Insider Perspective: 2017 Sustainability and Circular Economy Summit, “From Aspiration to Implementation”


29 June, 2017


WBCSD insights




This week in Washington D.C, the US Chamber of Commerce Foundation hosted the 2017 Sustainability and Circular Economy Summit, with WBCSD as a key partner.

The event theme, “From aspiration to implementation,” drew over 250 business leaders from North America and Europe to share examples, learnings, challenges and stories of how to get stakeholders into the “circular mindset” and implement the circular economy.

Overall, participants showed optimism and enthusiasm for the circular economy as an up-and-coming sustainability solution, but agreed that there’s still a lot of work to do in building the basis for a large scale “circular” transition.

One of the key topics that emerged was the need to increase general understanding of what the circular economy is, and how to foster large-scale implementation.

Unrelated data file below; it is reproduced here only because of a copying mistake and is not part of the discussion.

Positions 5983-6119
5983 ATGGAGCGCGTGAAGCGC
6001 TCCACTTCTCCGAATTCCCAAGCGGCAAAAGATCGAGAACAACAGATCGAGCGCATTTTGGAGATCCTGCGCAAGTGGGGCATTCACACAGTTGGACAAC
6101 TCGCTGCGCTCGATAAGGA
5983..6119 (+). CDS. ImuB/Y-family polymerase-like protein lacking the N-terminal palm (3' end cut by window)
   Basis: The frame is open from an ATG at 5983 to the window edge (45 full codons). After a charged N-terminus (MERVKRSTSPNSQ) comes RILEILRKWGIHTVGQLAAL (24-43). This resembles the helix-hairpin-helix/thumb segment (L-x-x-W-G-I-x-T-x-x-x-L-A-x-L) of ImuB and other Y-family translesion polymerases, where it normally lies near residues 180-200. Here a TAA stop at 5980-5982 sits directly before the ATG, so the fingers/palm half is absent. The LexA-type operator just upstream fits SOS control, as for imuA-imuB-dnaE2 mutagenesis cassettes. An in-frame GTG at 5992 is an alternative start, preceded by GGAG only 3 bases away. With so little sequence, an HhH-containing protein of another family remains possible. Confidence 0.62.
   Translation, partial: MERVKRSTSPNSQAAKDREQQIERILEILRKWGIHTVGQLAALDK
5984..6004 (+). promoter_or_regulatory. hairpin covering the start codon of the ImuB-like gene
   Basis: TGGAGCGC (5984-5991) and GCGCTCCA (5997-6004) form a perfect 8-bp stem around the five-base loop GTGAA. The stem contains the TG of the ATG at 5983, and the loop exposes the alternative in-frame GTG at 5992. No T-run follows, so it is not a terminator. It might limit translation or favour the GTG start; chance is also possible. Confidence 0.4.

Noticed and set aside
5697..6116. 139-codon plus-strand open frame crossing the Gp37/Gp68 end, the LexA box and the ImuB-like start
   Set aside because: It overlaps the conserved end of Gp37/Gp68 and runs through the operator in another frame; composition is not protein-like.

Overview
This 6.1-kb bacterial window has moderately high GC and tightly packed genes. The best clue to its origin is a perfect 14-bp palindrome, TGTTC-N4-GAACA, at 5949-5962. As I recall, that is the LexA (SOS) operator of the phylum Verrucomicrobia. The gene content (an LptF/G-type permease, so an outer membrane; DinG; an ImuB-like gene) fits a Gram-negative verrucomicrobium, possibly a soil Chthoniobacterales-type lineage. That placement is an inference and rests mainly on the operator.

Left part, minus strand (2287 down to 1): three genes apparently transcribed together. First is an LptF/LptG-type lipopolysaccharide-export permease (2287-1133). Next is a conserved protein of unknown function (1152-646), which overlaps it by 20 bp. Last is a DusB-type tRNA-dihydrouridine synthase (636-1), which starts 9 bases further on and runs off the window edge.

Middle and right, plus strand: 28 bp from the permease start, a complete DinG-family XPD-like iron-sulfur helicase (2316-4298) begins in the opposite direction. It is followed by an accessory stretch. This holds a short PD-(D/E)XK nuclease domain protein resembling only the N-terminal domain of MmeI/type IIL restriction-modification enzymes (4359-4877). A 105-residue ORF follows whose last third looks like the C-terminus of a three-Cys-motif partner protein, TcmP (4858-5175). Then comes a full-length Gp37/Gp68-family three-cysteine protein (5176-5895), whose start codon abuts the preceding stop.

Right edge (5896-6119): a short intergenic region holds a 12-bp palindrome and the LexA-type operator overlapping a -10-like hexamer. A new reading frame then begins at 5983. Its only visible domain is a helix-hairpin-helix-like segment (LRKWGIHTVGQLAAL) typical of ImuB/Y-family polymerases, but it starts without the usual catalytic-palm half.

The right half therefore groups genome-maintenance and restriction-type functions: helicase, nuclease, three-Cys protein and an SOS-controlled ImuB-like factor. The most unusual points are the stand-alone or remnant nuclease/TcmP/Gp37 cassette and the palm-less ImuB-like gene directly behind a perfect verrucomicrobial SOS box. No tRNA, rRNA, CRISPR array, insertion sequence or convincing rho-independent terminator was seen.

Andrea Brown, Director of our Circular Economy program, kicked off the conference alongside representatives from the US Chamber of Commerce Foundation and the Ellen MacArthur Foundation.

In her introduction, Ms. Brown spoke about the need to “demystify” the circular economy as a key way of enabling business to mobilize.

“We’re working to translate thought leadership into tangible action,” Ms. Brown said in her opening address. “That’s going to be the best way to move circular economy momentum forward.”

The first step is helping business leaders, policymakers and financiers understand circular economy benefits, and provide them with a basis for getting started.